Telecoms industry boom as EU and UK regulatory codes lag behind
5G and a post-Covid-19 need for fast internet and telecoms has led to a 2020 boom in the telecoms industry. But European digital ambitions for fast connectivity are coupled with the objectives of promoting competition, the internal market and consumer protection. In this respect, two developments to help achieve these ambitions – the European Electronic Communications Code (EECC) and UK Electronic Communications Code – are in need of acceleration. Not to be confused with each other, the codes cover different aspects of the telecoms regulatory framework. The EECC consolidates all four European telecommunications directives, overhauling the existing framework and bringing, in some areas, significant regulatory change. By doing so, the EU expands the three primary objectives announced for existing telecoms regulation: promoting competition, the internal market and consumer protection. The UK Code, implemented by the Digital Economy Act 2017, governs the installation and maintenance of telecommunications infrastructure in the UK with the goal of supporting the cost effective and efficient roll out of digital communications infrastructure which is essential to the UK meeting its connectivity ambitions.
European Electronic Communications Code
Due to be implemented into Member States by 21 December 2020, the EECC is a significant issue for telecoms operators across Europe. Implemented as a directive, each Member State must up-date its own laws to reflect the EECC's requirements – and, for those relating to end-user protections, this will need to be done on a fully harmonised basis. This means that each Member State is not permitted to deviate from the EECC requirements in order to create a unified approach to electronic communications services across Europe. The Covid-19 pandemic has delayed the legislative process across Europe, however, with the UK only announcing its approach to end-user protections at the end of October and setting staggered implementation over 12-24 months for the new rules. For other countries it is not clear that the implementation deadline will be achieved at all; for example, in Germany comments on the latest draft of amendments to the Telecommunications Act were only submitted by 20 November. The Federal government still has to review and reach agreement on the outstanding points.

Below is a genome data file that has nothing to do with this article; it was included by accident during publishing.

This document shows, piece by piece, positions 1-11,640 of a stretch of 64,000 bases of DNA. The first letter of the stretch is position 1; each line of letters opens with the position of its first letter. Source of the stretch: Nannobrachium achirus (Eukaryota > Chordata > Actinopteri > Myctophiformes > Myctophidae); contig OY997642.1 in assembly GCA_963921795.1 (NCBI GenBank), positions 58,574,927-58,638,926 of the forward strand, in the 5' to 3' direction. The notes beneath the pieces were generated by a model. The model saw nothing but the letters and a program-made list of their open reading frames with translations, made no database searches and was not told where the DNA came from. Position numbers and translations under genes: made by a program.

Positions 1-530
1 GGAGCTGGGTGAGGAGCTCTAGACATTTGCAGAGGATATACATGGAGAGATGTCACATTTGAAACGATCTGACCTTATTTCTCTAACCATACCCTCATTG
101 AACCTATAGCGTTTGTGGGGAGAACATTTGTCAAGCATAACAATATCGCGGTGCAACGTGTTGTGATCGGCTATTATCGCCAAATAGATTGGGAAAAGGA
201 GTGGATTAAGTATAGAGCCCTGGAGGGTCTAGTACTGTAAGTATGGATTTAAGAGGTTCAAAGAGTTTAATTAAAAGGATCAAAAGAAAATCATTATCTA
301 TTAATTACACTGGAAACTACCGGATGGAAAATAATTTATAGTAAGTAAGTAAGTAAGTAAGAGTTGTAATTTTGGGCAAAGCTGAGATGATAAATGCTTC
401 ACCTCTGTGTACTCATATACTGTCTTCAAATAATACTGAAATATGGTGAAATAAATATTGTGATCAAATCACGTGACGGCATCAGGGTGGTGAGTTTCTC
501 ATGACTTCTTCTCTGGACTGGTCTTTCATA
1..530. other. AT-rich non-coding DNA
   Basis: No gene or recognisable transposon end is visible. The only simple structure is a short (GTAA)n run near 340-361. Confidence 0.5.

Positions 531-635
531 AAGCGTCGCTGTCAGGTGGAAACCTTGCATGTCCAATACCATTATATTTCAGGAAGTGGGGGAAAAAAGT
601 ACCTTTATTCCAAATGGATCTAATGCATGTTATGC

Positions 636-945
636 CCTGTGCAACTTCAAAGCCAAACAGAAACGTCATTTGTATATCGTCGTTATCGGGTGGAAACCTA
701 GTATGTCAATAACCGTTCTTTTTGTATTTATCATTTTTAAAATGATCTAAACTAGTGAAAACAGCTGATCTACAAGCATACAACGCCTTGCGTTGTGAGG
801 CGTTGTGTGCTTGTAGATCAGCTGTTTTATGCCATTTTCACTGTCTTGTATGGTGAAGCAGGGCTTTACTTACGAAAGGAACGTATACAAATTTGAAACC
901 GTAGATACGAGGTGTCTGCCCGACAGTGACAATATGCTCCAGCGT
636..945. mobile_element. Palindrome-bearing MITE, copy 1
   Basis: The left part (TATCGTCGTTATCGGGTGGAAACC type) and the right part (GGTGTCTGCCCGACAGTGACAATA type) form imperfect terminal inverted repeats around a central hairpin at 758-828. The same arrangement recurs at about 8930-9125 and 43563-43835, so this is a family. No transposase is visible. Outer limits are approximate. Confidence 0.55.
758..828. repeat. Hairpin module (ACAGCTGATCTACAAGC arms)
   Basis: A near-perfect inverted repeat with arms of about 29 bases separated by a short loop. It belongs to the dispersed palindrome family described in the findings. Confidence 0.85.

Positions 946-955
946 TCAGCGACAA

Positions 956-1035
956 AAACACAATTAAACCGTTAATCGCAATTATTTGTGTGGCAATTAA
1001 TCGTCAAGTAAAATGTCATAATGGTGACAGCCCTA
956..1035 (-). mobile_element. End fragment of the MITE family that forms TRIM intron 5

Italy's parliament is still discussing the draft of the European delegation bill, which is one of the main legislative measures needed for its government to implement the EECC in the Italian frame-work. Once the European delegation bill is approved, the Italian government has a further three months within which to issue an implementing legislative decree – making it unlikely that the 21 December 2020 deadline will be met. As there are no harmonised timeframes for national implementation of the rules once they are law in each Member State, a differing approach across Europe will likely continue for the next couple of years despite the "full harmonisation" requirements set out in the EECC. (See here for further details on national implementation of the EECC and its requirements.)
UK Electronic Communications Code
The much-anticipated new UK Code was intended to put the telecommunications sector "on a similar regime to utilities like electricity and water" and to facilitate the "the rapid and deep roll out of digital communications technologies for the foreseeable future" across the UK, according to the Department for Culture, Media and Sport. However, it has disappointed, with parts of the Code lacking clarity and certainty for operators. This has significantly stalled its objective: to facilitate the cost-effective roll-out of digital communications infrastructure. By comparison, other jurisdictions, such as the US and Singapore, have successfully implemented supportive legal frameworks, which have driven the roll-out of 5G networks. The defining feature in the regulatory frameworks of these jurisdictions is a governing body that is responsive to the concerns and requirements of operators. For example, Singapore's Infocomm Media Development Authority works closely with operators to ensure there are suitable site locations for their infrastructure. This has been achieved by requiring landowners to provide designated "mobile installation spaces" on their properties. Significant decisions in the Upper Tribunal (Lands Chamber) have brought clarity to areas of the Code; however, operators are hoping that the government will review the Code in early 2021 and, perhaps, follow the example of other successful jurisdictions by engaging in a closer dialogue with operators, which is crucial to establishing a rapid 5G network in the UK.